Academic journal article Phi Delta Kappan

Beware of Foreigners Bearing Gifts

Academic journal article Phi Delta Kappan

Beware of Foreigners Bearing Gifts

Article excerpt

American educators seem to be discovering and embracing all things Chinese these days. Educators and school board members are visiting the Middle Kingdom by the hundreds. Schools are being pressured to add Mandarin to their language offerings. Magazine articles, including some in Kappan, tout the importance and the attributes of international global education.

Promoters say Americans should learn more about the vast Chinese culture for economic and military reasons. Rarely, however, does anyone describe China's economic or military interests as reasons for that nation's tremendously ambitious promotion and exportation of its culture and language. In reality, the desire for power, whether economic or military, greatly affects the foreign and domestic policies of all nations.

With regard to China and the United States, this is particularly important to remember because the two countries have vastly different governments, economies, and mores. Add to those differences a history of distrust based on Western exploitation of China and Chinese military determination to counter U.S. "containment," and one understands the critical importance of viewing relations between the two nations from an informed perspective.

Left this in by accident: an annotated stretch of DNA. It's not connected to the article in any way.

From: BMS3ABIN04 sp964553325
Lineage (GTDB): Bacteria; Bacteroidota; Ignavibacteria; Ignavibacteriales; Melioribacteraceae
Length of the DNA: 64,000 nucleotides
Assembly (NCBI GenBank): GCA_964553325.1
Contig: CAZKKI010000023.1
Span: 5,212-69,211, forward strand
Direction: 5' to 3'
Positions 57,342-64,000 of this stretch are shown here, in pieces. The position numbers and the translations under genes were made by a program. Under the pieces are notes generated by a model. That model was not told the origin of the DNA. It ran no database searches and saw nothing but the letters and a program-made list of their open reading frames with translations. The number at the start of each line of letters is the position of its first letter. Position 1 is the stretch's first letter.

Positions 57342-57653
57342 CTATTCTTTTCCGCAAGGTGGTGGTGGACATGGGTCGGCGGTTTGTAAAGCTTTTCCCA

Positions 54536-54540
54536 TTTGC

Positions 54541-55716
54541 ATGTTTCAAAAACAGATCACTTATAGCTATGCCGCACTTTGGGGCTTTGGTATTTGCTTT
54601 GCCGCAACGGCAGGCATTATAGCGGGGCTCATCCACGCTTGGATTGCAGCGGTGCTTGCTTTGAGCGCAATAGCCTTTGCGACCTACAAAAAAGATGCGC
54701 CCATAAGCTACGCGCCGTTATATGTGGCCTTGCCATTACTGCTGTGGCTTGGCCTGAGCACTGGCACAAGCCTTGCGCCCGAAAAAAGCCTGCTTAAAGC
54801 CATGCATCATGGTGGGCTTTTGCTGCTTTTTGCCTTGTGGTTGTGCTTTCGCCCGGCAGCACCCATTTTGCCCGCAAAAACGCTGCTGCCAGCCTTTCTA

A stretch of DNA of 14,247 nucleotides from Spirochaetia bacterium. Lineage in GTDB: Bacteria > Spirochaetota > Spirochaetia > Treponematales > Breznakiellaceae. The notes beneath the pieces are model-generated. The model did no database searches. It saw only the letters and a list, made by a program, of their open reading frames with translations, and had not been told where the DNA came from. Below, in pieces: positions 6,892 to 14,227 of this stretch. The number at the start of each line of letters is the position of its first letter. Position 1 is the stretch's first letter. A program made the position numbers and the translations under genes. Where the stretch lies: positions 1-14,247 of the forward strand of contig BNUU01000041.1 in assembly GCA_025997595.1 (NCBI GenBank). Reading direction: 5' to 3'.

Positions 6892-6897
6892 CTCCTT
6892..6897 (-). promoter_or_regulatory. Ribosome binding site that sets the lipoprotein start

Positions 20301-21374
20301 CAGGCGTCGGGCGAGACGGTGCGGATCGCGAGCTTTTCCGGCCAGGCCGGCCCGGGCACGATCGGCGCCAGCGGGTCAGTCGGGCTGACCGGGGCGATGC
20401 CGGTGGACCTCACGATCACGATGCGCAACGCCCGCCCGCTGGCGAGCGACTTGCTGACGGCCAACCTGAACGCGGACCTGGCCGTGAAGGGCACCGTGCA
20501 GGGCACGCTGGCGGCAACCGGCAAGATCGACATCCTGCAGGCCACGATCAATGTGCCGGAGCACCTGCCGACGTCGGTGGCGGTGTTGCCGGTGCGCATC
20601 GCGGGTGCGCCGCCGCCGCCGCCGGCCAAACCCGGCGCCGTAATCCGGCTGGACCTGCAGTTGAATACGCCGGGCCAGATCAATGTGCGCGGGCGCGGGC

In 2007, I was part of a contingent of about a thousand educators from the United States and the Republic of Korea who spent a week in China at the invitation of Hanban, the Office of Chinese Language Council International, and the College Board.

In addition to school visits, we were treated to a welcoming ceremony in the Great Hall of the People, cultural performances throughout China, and visits to some of the major tourist attractions. The splendor of the Forbidden City and the immensity of the Great Wall brought childhood history lessons into tangible focus as we walked on stone pathways and stairs that were already worn when Christopher Columbus arrived in the New World. With its ancient heritage, its expansive territory, its swelling population, and its hunger for economic growth, China is truly a land of gargantuan proportions.

Admittedly, visiting China was a "once in a lifetime opportunity," but one must question why Hanban spends millions to facilitate visits by hordes of middle-aged American administrators who huff, puff, sweat, and tumble their way up and down the slopes and stairways of the Great Wall. …

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